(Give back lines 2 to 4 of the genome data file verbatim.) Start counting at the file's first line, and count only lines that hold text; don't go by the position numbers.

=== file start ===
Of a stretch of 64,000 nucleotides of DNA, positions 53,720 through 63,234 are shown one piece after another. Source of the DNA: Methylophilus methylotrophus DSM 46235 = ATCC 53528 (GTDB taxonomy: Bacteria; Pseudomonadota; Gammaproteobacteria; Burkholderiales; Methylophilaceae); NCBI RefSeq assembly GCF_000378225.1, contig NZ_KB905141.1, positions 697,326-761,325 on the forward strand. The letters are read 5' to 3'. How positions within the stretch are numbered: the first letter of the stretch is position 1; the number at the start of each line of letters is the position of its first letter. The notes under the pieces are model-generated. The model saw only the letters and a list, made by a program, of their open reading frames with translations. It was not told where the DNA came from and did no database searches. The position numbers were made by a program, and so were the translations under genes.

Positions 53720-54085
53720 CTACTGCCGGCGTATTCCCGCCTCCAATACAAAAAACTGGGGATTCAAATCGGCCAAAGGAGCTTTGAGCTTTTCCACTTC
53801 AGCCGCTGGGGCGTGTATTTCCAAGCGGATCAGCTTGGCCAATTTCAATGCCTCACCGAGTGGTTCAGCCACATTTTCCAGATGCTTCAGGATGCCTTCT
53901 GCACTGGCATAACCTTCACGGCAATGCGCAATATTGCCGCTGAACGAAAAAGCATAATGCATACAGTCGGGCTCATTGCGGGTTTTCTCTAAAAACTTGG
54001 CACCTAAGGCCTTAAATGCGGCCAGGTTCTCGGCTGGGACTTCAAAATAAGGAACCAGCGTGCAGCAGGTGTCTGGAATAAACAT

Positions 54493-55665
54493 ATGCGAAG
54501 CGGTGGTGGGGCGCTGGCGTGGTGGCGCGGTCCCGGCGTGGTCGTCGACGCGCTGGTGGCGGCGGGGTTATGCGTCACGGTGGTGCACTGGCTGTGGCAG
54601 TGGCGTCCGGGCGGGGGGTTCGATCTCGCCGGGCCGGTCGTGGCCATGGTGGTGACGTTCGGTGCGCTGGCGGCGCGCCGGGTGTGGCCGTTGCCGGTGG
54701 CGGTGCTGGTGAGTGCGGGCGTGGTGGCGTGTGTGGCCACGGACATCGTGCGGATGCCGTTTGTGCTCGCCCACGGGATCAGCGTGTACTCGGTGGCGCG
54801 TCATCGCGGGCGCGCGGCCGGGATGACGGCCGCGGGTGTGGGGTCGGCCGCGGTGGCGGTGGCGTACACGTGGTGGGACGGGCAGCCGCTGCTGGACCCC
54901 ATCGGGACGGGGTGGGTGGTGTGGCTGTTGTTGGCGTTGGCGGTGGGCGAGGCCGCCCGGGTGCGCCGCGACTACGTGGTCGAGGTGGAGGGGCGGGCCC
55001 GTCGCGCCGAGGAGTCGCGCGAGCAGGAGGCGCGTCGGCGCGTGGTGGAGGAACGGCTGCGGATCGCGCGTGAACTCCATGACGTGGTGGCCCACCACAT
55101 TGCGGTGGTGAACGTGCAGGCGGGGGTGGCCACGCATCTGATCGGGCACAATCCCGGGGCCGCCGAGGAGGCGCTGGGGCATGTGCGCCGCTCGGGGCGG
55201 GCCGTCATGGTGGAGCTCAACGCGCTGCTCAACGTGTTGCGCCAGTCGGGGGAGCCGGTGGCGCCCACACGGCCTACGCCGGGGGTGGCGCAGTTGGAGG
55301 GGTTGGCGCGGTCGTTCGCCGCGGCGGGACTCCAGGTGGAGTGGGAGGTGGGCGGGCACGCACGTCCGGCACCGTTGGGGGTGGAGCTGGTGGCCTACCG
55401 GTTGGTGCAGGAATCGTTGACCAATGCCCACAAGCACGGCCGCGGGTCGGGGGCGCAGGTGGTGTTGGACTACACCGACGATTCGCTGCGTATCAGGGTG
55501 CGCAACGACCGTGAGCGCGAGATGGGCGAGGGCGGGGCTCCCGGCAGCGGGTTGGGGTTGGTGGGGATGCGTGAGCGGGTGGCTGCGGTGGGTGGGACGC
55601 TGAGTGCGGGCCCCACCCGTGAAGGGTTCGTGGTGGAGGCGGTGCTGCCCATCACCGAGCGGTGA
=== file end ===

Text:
Positions 53720-54085
53720 CTACTGCCGGCGTATTCCCGCCTCCAATACAAAAAACTGGGGATTCAAATCGGCCAAAGGAGCTTTGAGCTTTTCCACTTC
53801 AGCCGCTGGGGCGTGTATTTCCAAGCGGATCAGCTTGGCCAATTTCAATGCCTCACCGAGTGGTTCAGCCACATTTTCCAGATGCTTCAGGATGCCTTCT